Javier Bardem, photo by George Pimentel

Javier Bardem’s sparkling career has been defined by two distinct personas. His newest film, Darren Aronofsky’s mother!, brings them both contentiously to the surface.

By Yang-Yi Goh

There are two Javier Bardems. There’s the Javier Bardem you fall in love with—the suave Brazilian businessman who sweeps Julia Roberts off her feet in Eat Pray Love, for one, or the irresistible artist at the centre of Vicky Cristina Barcelona’s madcap romantic foibles. And then there’s the Javier Bardem you’re afraid of: the cattle-gun-wielding, pageboy-bearing psychopath in No Country for Old Men, the role that earned him his Oscar; or the homicidal, bleach-blonde former spy who antagonizes James Bond in Skyfall.

Neither side of the Spanish actor, now 48, is more correct or more valid than the other. Each is immediately captivating, strangely seductive, and enormously moving in its own right. That is Bardem’s gift: no matter how saccharine or sociopathic the role you place in front of him, he finds a way to unearth an enigmatic quality in the character—an off-kilter depth—that smacks you with all the urgency of a Lennox Lewis left jab.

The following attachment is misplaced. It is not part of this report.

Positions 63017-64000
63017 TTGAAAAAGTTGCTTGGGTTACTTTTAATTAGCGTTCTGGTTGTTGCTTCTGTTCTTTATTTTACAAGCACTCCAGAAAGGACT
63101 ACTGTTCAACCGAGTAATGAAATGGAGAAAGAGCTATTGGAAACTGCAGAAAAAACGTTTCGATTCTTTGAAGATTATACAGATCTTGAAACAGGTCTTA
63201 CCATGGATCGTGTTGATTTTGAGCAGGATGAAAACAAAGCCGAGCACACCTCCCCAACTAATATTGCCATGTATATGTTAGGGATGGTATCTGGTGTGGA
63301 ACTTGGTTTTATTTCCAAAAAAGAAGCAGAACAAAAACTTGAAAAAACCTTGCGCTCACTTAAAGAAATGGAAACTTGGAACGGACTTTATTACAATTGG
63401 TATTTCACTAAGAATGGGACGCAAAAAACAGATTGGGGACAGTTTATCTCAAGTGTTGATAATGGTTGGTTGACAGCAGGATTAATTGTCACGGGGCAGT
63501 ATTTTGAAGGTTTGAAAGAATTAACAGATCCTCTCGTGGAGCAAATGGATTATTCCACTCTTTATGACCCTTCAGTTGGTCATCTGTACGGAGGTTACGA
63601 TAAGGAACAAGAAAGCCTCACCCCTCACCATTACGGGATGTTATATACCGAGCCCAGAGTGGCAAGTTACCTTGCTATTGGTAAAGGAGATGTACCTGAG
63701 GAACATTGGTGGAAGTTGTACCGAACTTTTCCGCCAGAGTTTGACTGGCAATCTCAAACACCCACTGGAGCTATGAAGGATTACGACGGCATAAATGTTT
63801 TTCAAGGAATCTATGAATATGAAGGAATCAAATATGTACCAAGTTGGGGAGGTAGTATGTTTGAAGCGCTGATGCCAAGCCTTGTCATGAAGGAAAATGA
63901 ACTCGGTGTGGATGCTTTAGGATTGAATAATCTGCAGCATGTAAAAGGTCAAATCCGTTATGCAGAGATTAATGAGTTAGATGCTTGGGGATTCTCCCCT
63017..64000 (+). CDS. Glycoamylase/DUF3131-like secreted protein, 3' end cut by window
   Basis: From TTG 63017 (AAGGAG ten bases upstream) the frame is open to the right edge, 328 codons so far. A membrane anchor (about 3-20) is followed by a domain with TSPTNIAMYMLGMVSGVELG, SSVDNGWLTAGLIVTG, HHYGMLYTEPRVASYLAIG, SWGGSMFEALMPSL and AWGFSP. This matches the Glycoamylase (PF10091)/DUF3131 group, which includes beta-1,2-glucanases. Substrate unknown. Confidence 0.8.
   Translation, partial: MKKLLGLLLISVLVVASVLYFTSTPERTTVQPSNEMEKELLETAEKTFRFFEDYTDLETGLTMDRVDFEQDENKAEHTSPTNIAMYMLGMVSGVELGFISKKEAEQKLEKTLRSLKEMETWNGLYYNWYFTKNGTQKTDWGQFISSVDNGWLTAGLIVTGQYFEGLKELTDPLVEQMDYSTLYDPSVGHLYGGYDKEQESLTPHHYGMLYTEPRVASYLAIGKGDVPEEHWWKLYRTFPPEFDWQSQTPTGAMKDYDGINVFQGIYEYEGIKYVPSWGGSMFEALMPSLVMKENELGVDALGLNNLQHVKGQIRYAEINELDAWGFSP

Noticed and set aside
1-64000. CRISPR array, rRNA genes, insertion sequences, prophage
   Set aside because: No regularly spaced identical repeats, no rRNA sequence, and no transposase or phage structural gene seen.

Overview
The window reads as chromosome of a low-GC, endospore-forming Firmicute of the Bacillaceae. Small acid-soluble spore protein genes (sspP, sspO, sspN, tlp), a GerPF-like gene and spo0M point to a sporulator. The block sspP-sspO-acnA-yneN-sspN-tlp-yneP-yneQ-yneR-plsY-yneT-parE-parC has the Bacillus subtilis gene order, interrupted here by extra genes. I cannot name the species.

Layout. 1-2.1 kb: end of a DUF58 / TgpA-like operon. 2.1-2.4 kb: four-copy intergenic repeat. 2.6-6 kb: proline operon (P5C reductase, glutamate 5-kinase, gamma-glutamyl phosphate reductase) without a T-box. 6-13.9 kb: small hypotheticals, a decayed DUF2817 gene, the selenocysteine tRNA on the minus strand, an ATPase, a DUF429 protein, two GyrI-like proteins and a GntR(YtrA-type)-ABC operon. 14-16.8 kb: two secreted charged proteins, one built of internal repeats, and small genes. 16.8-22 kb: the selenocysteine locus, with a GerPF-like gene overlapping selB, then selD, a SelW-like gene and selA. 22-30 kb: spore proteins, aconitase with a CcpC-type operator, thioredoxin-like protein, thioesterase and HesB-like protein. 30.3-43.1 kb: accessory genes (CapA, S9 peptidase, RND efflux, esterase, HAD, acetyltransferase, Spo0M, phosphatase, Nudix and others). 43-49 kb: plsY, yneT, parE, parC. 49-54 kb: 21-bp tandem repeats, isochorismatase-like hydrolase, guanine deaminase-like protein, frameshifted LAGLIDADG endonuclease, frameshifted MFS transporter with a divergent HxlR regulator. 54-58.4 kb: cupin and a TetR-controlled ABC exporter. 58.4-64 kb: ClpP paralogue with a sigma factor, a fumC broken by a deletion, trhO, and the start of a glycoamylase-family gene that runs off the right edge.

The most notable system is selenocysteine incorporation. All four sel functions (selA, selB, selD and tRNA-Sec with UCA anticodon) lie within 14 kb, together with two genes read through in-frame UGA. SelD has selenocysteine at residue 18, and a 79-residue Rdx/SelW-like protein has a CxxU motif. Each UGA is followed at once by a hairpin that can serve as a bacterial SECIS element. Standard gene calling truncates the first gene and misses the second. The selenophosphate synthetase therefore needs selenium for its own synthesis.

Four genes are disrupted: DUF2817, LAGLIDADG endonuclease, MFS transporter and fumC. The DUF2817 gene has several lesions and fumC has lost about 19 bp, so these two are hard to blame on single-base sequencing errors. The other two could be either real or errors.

In mother!, Bardem’s latest, both of his primary personas are brought out to play. A Darren Aronofsky-helmed psychological thriller—dripping with the kind of unsettling moments that only the Black Swan filmmaker could conjure—the movie follows Jennifer Lawrence as a young woman whose idyllic country life is sent spiralling when she uncovers a dark side to her husband, played by Bardem. The role is, in many respects, one Bardem has trained his entire career for. It hinges on his ability to make us trust him, feel comfortable around him, and, yes, fall for him, before pulling back the curtains and revealing the demons—both metaphorical, and, just maybe, literal—that lie within. Predictably, he pulls off the high-wire transition with seamless, hypnotizing grace.

As far as Bardem is concerned, mother!’s secrets are best left to the big screen. “We all know every f—ing thing all the time,” he recently told Entertainment Weekly about the film’s closely guarded plot. “That’s good for some things and bad for others. We have to keep this mystery going if we can.” One thing that should come as no surprise? That Bardem—both of him, in fact —will likely leave you stunned where you sit, breathless, gasping for air. You’ll love him, and then you’ll fear him, and then you’ll love him all the same.